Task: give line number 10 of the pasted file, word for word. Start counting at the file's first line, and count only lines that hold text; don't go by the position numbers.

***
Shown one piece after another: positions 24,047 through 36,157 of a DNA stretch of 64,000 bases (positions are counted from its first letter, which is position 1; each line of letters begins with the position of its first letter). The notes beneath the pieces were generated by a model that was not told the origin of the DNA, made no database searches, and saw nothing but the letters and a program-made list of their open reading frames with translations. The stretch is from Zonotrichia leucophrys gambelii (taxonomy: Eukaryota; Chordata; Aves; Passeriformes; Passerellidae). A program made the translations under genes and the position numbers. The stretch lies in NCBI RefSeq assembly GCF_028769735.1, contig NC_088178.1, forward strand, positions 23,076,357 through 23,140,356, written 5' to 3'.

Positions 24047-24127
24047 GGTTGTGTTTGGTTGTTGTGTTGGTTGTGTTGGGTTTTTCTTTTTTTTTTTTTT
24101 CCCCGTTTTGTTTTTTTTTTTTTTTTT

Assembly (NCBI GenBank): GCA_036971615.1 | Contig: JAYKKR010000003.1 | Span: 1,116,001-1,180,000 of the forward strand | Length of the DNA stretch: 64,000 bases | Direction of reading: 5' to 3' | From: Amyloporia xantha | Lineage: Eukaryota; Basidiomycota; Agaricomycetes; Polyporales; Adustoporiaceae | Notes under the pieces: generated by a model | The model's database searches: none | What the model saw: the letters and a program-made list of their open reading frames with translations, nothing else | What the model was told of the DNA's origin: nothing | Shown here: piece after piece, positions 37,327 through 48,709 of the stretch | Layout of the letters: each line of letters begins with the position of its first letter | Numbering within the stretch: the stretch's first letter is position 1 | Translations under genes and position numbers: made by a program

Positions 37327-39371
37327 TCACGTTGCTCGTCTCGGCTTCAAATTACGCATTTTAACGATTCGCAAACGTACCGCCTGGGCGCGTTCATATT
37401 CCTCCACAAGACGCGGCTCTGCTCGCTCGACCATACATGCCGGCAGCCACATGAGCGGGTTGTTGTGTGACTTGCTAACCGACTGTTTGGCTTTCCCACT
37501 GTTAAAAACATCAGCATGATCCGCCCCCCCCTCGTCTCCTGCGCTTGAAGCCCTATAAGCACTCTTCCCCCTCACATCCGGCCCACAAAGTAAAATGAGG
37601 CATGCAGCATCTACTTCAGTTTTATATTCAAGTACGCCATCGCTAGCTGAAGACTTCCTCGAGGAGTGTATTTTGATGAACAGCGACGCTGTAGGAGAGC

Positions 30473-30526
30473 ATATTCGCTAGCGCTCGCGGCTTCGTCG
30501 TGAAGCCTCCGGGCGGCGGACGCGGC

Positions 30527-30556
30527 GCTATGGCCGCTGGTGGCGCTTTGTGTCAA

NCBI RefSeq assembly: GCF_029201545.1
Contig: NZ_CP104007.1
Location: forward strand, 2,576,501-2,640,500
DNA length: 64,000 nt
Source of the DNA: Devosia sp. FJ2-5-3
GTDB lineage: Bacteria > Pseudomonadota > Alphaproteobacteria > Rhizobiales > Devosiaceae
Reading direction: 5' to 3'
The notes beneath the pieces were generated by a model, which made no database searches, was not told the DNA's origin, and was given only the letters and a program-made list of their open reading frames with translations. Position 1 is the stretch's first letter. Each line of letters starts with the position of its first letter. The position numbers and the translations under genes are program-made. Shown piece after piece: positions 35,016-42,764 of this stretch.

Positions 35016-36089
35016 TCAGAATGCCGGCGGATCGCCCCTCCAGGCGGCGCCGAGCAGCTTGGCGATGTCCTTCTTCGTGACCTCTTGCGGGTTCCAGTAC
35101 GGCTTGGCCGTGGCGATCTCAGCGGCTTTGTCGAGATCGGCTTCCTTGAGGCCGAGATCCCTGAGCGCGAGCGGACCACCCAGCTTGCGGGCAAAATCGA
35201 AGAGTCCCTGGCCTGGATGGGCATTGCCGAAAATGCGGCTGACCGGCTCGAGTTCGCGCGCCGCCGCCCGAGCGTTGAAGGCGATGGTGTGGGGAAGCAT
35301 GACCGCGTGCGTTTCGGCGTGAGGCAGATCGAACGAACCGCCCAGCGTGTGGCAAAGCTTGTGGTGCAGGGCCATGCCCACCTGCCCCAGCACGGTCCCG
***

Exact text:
37601 CATGCAGCATCTACTTCAGTTTTATATTCAAGTACGCCATCGCTAGCTGAAGACTTCCTCGAGGAGTGTATTTTGATGAACAGCGACGCTGTAGGAGAGC